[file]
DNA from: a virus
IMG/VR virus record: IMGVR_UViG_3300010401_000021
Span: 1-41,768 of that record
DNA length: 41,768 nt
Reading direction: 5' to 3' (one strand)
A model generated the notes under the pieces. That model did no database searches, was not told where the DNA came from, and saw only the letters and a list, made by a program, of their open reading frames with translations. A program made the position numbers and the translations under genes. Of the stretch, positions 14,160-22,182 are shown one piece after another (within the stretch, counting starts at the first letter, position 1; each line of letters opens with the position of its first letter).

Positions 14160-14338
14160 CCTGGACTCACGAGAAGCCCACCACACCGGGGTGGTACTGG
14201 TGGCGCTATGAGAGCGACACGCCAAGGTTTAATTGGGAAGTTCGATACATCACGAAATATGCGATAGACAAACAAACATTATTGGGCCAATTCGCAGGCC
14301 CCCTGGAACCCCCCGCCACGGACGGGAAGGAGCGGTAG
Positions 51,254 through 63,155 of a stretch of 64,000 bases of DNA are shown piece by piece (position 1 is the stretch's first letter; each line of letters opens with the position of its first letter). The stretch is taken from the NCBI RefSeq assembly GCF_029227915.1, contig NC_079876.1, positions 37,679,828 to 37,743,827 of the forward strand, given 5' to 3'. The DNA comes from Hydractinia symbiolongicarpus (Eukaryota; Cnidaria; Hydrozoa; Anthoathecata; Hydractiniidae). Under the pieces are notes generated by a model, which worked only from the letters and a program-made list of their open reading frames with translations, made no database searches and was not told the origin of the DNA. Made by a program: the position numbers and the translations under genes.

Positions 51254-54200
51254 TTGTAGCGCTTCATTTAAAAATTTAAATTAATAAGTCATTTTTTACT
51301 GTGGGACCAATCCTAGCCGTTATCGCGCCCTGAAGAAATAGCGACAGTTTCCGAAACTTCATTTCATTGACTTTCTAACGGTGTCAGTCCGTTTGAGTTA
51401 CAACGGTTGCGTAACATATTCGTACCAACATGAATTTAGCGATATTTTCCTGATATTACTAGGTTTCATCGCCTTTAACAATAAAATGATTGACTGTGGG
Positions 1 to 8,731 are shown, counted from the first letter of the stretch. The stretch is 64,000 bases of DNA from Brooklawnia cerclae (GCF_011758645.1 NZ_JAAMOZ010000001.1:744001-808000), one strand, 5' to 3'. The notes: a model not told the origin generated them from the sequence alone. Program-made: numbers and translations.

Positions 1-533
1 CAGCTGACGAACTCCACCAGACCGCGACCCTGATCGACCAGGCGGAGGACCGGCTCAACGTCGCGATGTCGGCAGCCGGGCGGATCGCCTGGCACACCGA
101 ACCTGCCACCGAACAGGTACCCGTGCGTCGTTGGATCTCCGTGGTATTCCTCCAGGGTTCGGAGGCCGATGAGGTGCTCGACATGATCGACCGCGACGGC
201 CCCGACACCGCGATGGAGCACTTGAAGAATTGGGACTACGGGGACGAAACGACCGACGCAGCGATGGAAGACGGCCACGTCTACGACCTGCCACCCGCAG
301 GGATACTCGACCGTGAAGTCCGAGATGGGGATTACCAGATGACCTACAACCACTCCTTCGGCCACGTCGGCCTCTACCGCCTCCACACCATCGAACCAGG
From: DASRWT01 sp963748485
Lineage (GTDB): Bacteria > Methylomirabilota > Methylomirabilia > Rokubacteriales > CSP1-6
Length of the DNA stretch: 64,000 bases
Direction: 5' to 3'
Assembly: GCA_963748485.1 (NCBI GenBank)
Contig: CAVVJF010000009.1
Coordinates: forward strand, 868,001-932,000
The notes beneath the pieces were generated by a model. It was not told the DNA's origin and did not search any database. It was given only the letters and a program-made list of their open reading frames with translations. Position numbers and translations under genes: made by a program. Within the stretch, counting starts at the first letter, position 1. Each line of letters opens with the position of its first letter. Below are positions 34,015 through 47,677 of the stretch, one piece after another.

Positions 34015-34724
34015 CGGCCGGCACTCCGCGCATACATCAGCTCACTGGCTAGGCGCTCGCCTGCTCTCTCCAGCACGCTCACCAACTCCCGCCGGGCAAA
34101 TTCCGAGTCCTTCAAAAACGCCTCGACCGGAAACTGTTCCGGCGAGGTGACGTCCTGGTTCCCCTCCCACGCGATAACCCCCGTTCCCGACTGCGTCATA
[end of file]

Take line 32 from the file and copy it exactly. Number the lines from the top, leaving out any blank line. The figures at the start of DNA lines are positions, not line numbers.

34101 TTCCGAGTCCTTCAAAAACGCCTCGACCGGAAACTGTTCCGGCGAGGTGACGTCCTGGTTCCCCTCCCACGCGATAACCCCCGTTCCCGACTGCGTCATA